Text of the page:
Micky Arison won three championships as owner of the Miami Heat. Here he is after being introduced during a celebration at the American Airlines Arena after the Heat’s NBA Basketball Championship parade in Miami, Florida. June 24, 2013. REUTERS/Joe Skipper
By Chris Peters and Phil Wahba
June 25 – Carnival Corp said on Tuesday its chief executive of 34 years, Micky Arison, would hand over the reins of the company he built into the world’s largest cruise ship operator to a long-time board member but stay on as chairman.
Arison, whose late father founded Carnival in 1974, is stepping down after a series of embarrassing mishaps involving the company’s ships, including an engine fire that left the Carnival Triumph adrift for days in the Gulf of Mexico this winter. Bookings have tumbled since then, forcing the company to lower prices.
Even so, shares of Carnival rose 5 percent on Tuesday as investors registered their relief that Arison would stay on as chairman.
The outgoing CEO said he would work closely with his successor, Arnold Donald, who has served as a Carnival director since 2001 and starts his new job July 3.
“I am not going anywhere. I will remain chairman and my plan is to continue in that role for the foreseeable future,” Arison told investors.
Donald was a senior vice president at Monsanto in the late 1990s and served as chief executive of the seed giant’s Equal sweetener business when it was spun off as Merisant Co in 2000.
Carnival, whose lines include Holland America, Princess Cruises and Costa, also reported lower revenue for its fiscal second quarter, ended May 31, as the fallout from the mishaps inflicted further damage on the company’s results.
Bookings for the rest of 2013 are behind last year’s pace as Carnival has had to lower prices to entice travelers to use its flagship brand.
In February, its Carnival Triumph was left powerless for days in the Gulf of Mexico following an engine fire, and passengers described an overpowering stench as toilets overflowed. The incident garnered intense media coverage.
A month later, the company cut short a Caribbean cruise after an engine problem idled a ship in St. Maarten.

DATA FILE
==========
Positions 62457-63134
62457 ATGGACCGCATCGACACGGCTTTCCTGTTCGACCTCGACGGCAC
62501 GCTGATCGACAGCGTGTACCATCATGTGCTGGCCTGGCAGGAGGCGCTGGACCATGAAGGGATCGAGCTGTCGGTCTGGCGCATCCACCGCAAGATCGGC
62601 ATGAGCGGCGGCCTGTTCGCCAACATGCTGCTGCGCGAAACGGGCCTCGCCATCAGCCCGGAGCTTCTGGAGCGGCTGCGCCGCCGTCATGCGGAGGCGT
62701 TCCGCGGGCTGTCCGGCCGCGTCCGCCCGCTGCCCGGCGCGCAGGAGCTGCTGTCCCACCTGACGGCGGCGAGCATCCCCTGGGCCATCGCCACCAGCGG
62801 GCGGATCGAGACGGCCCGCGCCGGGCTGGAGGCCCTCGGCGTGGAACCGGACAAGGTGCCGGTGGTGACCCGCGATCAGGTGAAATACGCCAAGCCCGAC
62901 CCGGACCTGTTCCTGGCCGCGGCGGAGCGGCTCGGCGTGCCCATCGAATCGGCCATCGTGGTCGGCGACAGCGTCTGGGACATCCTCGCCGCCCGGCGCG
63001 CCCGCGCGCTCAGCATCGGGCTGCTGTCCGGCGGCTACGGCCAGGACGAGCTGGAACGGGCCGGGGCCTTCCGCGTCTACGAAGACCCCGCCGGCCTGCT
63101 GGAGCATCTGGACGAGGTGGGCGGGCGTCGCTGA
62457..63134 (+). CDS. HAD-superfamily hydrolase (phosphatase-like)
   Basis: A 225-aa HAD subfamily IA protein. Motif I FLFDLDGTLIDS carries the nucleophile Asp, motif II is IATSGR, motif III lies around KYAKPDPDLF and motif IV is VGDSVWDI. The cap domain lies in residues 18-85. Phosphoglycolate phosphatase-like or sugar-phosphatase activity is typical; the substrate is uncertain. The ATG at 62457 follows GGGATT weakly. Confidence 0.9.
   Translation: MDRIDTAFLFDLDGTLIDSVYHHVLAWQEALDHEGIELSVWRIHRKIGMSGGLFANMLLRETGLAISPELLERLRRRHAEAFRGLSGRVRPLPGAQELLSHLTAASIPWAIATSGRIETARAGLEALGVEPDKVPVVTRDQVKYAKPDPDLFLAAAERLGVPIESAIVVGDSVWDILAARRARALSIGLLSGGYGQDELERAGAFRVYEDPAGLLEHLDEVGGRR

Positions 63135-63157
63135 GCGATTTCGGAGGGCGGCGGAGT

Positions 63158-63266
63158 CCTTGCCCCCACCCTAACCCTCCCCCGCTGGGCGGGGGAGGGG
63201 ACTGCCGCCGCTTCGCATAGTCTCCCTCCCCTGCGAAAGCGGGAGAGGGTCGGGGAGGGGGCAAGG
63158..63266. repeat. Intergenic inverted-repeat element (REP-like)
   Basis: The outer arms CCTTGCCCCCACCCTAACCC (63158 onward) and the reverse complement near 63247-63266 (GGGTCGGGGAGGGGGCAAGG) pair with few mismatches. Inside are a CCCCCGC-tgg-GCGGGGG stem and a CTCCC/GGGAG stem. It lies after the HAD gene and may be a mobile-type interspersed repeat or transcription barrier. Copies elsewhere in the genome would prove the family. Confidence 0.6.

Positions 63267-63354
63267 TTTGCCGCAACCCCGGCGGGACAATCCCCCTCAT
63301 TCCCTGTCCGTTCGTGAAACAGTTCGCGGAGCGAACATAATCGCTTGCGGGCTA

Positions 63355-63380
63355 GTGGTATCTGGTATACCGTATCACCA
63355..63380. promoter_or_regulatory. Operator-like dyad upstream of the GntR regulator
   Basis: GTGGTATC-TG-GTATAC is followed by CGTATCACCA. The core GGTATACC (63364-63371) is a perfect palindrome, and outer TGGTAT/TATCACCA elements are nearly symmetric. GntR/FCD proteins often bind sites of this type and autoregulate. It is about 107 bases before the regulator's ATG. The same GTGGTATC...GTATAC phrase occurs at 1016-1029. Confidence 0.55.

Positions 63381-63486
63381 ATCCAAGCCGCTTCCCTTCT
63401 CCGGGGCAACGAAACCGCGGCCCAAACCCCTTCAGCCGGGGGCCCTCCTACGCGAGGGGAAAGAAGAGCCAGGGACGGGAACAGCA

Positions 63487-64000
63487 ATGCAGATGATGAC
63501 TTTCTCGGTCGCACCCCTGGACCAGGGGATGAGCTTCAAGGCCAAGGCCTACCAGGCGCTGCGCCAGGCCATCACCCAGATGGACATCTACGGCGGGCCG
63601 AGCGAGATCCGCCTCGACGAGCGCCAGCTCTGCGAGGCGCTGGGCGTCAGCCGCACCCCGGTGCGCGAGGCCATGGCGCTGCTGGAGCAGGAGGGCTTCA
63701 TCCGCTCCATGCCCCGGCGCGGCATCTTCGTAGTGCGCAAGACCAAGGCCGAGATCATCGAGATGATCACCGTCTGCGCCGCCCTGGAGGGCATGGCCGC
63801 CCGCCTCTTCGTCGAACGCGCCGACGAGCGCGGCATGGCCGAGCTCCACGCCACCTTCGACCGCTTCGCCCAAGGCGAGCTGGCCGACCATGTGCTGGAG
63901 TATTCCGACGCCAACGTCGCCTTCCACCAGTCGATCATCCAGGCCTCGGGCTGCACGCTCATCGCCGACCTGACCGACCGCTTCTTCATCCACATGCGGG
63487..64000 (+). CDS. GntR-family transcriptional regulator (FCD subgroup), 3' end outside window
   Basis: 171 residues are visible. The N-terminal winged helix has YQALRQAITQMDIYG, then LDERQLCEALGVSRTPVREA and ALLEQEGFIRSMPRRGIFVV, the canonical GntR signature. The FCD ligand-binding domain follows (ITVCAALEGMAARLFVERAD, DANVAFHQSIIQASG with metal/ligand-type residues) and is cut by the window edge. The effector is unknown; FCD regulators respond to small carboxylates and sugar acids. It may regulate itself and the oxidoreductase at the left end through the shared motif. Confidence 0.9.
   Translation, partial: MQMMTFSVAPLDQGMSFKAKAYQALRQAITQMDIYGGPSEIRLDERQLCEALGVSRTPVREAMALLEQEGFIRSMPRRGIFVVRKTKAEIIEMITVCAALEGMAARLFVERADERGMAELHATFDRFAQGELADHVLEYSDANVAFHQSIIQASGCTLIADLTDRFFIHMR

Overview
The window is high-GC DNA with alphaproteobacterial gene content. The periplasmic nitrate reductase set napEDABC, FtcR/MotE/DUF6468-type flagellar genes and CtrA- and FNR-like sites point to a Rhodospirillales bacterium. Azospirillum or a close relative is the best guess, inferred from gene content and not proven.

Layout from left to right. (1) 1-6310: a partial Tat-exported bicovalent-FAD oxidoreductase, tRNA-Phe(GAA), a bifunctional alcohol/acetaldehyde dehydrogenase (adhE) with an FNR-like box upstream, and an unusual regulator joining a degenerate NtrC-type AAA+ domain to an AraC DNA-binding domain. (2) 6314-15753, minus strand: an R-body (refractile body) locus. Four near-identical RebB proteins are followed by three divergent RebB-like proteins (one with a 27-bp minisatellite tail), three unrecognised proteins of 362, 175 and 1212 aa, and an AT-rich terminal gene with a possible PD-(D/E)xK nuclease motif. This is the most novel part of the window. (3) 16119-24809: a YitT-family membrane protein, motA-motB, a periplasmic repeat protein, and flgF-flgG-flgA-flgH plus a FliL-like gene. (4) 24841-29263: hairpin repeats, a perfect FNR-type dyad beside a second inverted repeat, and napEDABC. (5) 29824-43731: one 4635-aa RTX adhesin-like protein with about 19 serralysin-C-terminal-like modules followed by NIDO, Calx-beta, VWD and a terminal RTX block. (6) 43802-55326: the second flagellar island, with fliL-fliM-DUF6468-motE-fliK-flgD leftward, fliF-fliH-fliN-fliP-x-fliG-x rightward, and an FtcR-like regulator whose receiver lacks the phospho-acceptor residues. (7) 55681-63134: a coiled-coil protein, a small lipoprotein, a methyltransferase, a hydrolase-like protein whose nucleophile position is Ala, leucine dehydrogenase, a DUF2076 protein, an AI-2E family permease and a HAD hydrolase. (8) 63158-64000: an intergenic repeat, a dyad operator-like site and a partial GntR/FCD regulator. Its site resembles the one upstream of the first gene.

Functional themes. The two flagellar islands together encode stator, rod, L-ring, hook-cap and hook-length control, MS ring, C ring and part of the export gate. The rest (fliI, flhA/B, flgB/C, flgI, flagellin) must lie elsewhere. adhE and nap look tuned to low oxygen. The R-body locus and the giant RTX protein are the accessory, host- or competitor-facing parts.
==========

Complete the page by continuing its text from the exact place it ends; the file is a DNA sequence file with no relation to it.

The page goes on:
Howard Frank, Carnival’s operations chief, told investors it would take two to three years for the company’s namesake brand to fully recover.
Last year, Carnival’s Costa Concordia ran aground off the coast of Italy, killing 32 people and hurting bookings. Frank said the Costa division, which primarily serves European travels, would return to profitability this year.
CEO, CHAIRMAN JOBS
Arison, who owns 29.4 percent of Carnival shares, is no stranger to public scrutiny. He faced criticism earlier this year for attending a game of his Miami Heat basketball team while passengers were drifting on the Triumph.
But he has also been lauded for turning Carnival into an industry giant and preparing for its expansion in Asia. On his watch, Carnival bought Holland America in 1989, Cunard in 1998 and P&O Princess Cruises in 2003, among blockbuster deals.
Analysts praised the decision to separate the CEO and chairman roles, which Arison himself conceded was meant to align Carnival with corporate governance best practices.
“It’s good to separate the CEO and chairman roles. It helps with checks and balances,” Morningstar analyst Jamie Katz said.
Arison’s presence, and the fact that veterans like Frank and other senior executives are staying on, will help Donald overcome what some saw as a potential weakness in the incoming CEO.
“On one hand Donald is a good choice in terms of someone that has familiarity with the company. On the other hand he doesn’t necessarily have the direct operational experience,” ITG analyst Matthew Jacob said.
Donald serves as a director of several companies, including Bank of America Corp.
STICKING TO ITS FORECAST
The company, which has cut its full-year profit outlook twice this year, reaffirmed its forecast of earnings of $1.45 to $1.65 per share. Analysts on average were expecting $1.60 per share, according to Thomson Reuters I/B/E/S.
As the damage from its recent mishaps continues, Carnival said it expects revenue yields, a gauge that blends passenger tickets and what people spend on board, to fall 3.5 percent to 4.5 percent in the current quarter.
Carnival’s net income rose to $41 million, or 5 cents a share, in the second quarter, from $14 million, or 2 cents, a year earlier. Excluding items, the company earned 9 cents. Revenue fell 2 percent to $3.48 billion.
Analysts had estimated quarterly earnings of 6 cents per share on revenue of $3.55 billion.
The company benefited from a 9.7 percent drop in fuel prices. (Reporting by Chris Peters in Bangalore and Phil Wahba in New York; Editing by Roshni Menon, Ted Kerr and Steve Orlofsky)
(c) 2013 Thomson Reuters, Click For Restrictions
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